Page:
Tai Chi Basics: Lesson 4
~ The Centre is the Thing in the Middle
The key to high level martial skill is in the understanding of yin and yang, and the nature of qi.
Tai chi teachers and students will easily acknowledge the importance of being “centred”. But how many of them really understand what that means.
In tai chi, the word centre does not mean the same thing that it does when we talk about donuts. It is not a space or a creamy filling.
The centre is the thing in the middle. Sure, that makes so much sense that it is a bit of a joke. But what is it in the middle of?
The centre of gravity is not necessarily the geographical centre of an object, nor is it the exact geographical centre of the human body. In tai chi the word centre refers also to the mental and emotional centre, as well as the centre of the person’s position in the universe. One must relate the centre to so many different frames of reference that it might be impossible to define. That is, unless we can find a common denominator for all of those different frames of reference – a unified field, if you will.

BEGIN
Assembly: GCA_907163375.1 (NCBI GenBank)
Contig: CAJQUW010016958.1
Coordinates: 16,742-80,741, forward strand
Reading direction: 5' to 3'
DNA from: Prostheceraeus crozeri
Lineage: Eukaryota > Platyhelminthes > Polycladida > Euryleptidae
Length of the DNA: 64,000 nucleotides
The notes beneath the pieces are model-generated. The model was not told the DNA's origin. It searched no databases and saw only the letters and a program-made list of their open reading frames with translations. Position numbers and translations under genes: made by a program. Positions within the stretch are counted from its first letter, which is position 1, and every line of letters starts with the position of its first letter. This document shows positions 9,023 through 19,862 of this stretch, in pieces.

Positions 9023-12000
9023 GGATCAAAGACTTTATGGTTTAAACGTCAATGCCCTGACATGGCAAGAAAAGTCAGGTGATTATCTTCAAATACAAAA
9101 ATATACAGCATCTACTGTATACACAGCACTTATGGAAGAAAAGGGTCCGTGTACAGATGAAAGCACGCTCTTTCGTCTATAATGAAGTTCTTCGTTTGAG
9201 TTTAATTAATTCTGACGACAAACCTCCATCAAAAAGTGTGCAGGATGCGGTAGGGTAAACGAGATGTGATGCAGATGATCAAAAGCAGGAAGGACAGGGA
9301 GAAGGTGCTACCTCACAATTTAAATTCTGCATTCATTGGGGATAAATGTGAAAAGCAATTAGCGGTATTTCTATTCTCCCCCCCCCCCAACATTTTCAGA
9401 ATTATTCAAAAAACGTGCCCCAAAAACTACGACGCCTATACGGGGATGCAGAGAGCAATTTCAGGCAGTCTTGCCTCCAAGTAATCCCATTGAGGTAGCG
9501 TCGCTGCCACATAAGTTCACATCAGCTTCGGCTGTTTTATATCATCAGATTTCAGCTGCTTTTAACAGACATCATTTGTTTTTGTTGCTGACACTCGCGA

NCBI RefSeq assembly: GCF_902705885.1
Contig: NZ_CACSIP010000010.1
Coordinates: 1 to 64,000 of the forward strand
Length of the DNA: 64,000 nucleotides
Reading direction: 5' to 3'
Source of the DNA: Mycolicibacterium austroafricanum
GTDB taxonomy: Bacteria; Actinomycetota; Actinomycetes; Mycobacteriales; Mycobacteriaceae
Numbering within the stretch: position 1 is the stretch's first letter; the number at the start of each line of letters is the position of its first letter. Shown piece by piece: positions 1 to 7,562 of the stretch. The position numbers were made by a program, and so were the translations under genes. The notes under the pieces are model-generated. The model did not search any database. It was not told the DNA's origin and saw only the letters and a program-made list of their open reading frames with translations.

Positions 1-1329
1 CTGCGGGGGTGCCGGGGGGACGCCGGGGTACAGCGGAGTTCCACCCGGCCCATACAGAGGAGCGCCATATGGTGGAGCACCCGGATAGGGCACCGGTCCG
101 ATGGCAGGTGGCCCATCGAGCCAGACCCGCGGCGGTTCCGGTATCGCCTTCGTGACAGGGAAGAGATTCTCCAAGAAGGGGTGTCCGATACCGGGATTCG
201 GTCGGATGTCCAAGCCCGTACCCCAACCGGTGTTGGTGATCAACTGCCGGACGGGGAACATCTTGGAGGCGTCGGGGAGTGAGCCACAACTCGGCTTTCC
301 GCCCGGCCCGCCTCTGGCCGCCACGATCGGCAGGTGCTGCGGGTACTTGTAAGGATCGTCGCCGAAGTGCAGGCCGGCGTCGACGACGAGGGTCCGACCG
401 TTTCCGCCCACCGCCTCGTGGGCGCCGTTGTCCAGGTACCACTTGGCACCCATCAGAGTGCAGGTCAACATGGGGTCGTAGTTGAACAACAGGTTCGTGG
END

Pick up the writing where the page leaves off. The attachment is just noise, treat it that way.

When tai chi theory becomes impossibly complex, it serves us well to return to the absolute basics of tai chi theory. For us, that is the understanding of yin and yang. The centre, therefore is between yin and yang. Look at it this way, and you may find that you can make sense of some of the most challenging concept in philosophy and science, such as the nature of our relationship to space/time, and the true nature of qi and energy.